|Published online: April 29, 2015||$US5.00|
Ever since the union of political science and economics, the analytical tools of the latter discipline have contributed to the scientific nature of social choice theory. Greatly ignored by the evolution of the scientific approaches used to analyze the behavior of the state was Karl Popper's disdain for the use of scientific methods by social scientists to create what he termed a theoretical history. In "The Poverty of Historicism" (1957), Popper was relentless in his criticism of social scientists' use of analytical methods but was more tolerant of the existence of economists' use of the same quantitative tools. In wake of the growth of interdisciplinary models in the social sciences and economics, this paper revisits Popper's views on the social science methodology and attempts to reconcile the criticism leveled by Popper with the self imposed parameters in model building developed by contemporary economists.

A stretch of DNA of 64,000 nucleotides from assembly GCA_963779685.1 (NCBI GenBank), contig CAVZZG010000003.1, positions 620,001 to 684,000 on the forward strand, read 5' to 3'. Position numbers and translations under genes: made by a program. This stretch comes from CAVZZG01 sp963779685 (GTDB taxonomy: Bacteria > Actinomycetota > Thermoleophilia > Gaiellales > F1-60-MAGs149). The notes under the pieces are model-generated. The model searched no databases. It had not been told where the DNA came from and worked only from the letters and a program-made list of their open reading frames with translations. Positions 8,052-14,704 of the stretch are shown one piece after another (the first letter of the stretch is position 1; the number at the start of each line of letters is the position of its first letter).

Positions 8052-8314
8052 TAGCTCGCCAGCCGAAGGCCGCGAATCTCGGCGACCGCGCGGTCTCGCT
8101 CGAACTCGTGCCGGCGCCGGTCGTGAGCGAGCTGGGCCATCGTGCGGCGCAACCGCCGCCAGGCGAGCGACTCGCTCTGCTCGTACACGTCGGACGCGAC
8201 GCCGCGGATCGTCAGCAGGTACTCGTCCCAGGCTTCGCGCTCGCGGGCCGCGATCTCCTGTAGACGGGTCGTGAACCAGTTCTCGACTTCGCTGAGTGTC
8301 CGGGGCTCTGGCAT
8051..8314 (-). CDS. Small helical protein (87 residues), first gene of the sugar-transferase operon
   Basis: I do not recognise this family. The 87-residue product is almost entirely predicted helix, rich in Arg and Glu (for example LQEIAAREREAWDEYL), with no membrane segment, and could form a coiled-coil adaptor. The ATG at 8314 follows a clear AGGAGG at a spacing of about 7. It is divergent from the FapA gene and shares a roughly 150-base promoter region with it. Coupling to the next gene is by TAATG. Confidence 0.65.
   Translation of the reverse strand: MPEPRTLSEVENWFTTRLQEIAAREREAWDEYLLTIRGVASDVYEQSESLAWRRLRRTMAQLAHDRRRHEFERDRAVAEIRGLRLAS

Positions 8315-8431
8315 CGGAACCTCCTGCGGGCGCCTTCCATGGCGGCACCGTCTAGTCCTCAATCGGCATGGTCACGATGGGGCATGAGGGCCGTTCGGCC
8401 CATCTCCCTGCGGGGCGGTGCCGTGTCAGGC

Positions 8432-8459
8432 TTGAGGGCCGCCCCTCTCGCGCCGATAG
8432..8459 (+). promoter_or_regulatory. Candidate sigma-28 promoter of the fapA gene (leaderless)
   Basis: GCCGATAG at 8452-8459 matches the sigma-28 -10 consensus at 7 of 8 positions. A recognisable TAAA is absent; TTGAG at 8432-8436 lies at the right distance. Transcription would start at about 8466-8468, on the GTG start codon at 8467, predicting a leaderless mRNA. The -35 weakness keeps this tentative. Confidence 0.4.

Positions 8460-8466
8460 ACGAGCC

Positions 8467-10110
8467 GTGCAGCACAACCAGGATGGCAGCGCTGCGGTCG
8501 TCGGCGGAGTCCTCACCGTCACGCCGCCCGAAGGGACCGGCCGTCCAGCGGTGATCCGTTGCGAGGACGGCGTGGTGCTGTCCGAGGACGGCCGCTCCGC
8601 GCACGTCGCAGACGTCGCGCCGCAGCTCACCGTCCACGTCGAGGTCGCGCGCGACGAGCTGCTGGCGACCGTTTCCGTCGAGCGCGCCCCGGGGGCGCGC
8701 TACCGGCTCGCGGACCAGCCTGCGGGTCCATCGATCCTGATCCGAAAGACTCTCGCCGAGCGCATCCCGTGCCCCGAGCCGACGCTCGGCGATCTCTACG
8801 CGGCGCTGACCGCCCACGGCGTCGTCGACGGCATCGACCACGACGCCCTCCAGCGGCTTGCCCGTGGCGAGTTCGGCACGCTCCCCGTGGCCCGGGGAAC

|Keywords:||Popper, Economics, Methodology, Historicism, Social Science as a Disciplinary Practice*|
The International Journal of Interdisciplinary Civic and Political Studies, Volume 10, Issue 3, September 2015, pp.35-42. Article: Print (Spiral Bound). Published online: April 29, 2015 (Article: Electronic (PDF File; 420.326KB)).
Professor of Economics, Division of Business, Xavier University of Louisiana, New Orleans, Louisiana, USA